Staff at higher risk of COVID
I am at higher risk, what guidance should I be following?
The higher-risk groups include those who:
- are older males
- have a high body mass index (BMI)
- have health conditions such as diabetes
- are from some Black, Asian or minority ethnic (BAME) backgrounds
You should work from home if you can. If you cannot work from home, you should consider this in your individual risk assessment.
I am clinically extremely vulnerable, what guidance should I be following?
Whilst the national lockdown has been effective and cases of COVID-19 are now falling, the levels of infection in the community remain high and the virus continues to pose a high risk to people across the country.
Everyone in England, including those who are clinically extremely vulnerable, is required to follow the new national lockdown guidance, which has been set out by the Government and applies to the whole population.
If you have been identified as clinically extremely vulnerable (CEV) you must work from home because the risk of exposure to the virus in your area may currently be higher. If you cannot work from home, then you should not attend work.
You may want to speak to your manager and HR about taking on an alternative role or change your working patterns temporarily to enable you to work from home where possible.
These new formal shielding measures will apply across the whole of England until at least 31 March.
The full guidance can be found here:
Can I attend work if I am clinically extremely vulnerable and have had the vaccine?
No. Even if you have had both doses of the vaccine, you should continue to follow this shielding advice, until further notice as we continue to assess the impact of vaccination among all groups.
If I live with someone who has been identified as extremely vulnerable and is currently ‘shielding,’ should I remain at home with them?
If you live with someone who is clinically extremely vulnerable, then you can continue to attend work if you are unable to work from home.
You should follow the guidance on how to stop the spread of coronavirus, including what to do to reduce your risk of catching or passing on the virus at home.
The people you live with should continue to follow the public health rules and guidance as long as they are in place, including if you have received the vaccine and also if they have received the vaccine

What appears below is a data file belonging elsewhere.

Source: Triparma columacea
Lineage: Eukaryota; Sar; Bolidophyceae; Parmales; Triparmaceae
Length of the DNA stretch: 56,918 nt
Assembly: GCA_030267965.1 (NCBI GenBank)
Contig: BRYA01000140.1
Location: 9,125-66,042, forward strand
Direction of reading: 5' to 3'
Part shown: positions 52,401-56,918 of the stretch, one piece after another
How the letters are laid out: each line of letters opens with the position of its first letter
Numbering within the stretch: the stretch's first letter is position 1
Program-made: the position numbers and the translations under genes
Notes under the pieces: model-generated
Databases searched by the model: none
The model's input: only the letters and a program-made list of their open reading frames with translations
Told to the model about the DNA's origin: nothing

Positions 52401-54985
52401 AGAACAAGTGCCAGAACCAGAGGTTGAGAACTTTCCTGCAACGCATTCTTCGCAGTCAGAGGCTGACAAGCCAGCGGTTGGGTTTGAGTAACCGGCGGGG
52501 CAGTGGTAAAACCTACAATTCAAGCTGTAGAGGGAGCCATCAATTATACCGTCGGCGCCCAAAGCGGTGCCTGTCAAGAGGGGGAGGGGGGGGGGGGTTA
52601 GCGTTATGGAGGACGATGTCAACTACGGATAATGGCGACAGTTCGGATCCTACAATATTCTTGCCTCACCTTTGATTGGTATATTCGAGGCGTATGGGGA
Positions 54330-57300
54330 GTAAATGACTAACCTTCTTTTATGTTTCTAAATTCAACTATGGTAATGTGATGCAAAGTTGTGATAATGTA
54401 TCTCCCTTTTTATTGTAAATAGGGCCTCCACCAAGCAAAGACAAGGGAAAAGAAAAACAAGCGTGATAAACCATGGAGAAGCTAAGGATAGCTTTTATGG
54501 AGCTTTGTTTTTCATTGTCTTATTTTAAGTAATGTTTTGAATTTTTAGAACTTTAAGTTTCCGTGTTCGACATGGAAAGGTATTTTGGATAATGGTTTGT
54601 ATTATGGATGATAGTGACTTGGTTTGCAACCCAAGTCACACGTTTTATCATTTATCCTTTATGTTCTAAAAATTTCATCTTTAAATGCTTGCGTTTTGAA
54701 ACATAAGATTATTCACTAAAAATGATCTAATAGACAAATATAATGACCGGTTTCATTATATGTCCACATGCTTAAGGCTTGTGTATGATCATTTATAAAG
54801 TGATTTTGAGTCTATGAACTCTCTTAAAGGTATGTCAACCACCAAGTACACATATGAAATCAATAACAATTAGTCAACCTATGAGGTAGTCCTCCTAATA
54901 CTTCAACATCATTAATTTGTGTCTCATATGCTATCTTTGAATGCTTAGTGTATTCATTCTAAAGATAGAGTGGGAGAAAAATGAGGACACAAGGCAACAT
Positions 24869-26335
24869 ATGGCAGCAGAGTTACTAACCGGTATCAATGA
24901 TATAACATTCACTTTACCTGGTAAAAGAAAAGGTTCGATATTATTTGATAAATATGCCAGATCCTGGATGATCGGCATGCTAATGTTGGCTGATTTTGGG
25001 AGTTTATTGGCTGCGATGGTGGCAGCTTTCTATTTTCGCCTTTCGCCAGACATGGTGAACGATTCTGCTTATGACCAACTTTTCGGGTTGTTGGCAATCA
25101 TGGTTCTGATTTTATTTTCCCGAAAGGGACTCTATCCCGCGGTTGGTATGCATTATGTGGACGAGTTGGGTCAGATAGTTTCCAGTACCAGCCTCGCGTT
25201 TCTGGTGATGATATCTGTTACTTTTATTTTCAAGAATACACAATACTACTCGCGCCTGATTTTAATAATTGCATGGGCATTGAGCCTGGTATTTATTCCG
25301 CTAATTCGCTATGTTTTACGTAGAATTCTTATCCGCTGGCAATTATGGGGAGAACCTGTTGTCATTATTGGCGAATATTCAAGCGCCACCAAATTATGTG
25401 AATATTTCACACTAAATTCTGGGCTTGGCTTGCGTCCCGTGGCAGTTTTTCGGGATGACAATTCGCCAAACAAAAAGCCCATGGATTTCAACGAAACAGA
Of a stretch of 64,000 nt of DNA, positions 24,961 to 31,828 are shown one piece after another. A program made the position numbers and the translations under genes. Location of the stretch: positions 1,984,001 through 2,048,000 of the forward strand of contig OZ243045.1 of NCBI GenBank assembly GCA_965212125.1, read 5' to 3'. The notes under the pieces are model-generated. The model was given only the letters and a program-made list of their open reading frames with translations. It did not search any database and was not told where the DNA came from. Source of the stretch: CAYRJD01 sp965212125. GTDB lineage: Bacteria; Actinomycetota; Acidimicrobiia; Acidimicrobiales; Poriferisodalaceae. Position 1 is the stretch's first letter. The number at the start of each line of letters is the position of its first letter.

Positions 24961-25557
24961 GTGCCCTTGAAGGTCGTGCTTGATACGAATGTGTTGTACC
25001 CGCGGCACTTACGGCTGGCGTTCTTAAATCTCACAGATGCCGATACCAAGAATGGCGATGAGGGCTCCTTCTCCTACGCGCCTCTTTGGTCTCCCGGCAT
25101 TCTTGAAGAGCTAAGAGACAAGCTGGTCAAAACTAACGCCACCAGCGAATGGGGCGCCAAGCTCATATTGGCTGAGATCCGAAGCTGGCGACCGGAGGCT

I am pregnant, what advice and guidance should I follow to keep me safe?
Ask your line manager to carry out pregnant worker risk assessment to ensure the health and safety of you and your baby while you are at work, this must be done in all cases even if working from home and will cover all health and safety risks associated with your role.
Further COVID guidance for pregnant women visit the Gov.uk website.
If you are less than 28 weeks pregnant with no underlying health conditions that place you at a greater risk of severe illness from coronavirus (COVID-19)
You and your manager must first conduct a COVID Individual Risk Assessment and referral to occupational health team. Then, you should only continue working if the risk assessment advises that it is safe to do so. This means your manager should remove or manage any risks. If this cannot be done, you should be offered suitable alternative work or working arrangements i.e. working from home. Your manager should ensure you are able to adhere to any active national guidance on social distancing. You should be supported by your manager with appropriate risk mitigation in line with recommendations to staff arising from workplace risk assessment. If alternative work cannot be found, you and your manager should seek further advice from HR.
If you are 28 weeks pregnant and beyond or with underlying health conditions that places you at a greater risk of severe illness from coronavirus
If you are 28 weeks pregnant and beyond, or if you are pregnant and have an underlying health condition that puts you at a greater risk of severe illness from COVID-19 at any gestation, you should take a more precautionary approach. This is because although you are at no more risk of contracting the virus than any other non-pregnant person who is in similar health, you have an increased risk of becoming severely ill and of pre-term birth if you contract COVID-19. You should ensure you are able to adhere to any active national guidance on social distancing and/or advice for pregnant women considered to be clinically extremely vulnerable (you may have previously been advised to shield). For many employees, this may require working flexibly from home in a different capacity. Managers should consider both how to redeploy these staff and how to maximise the potential for homeworking, wherever possible.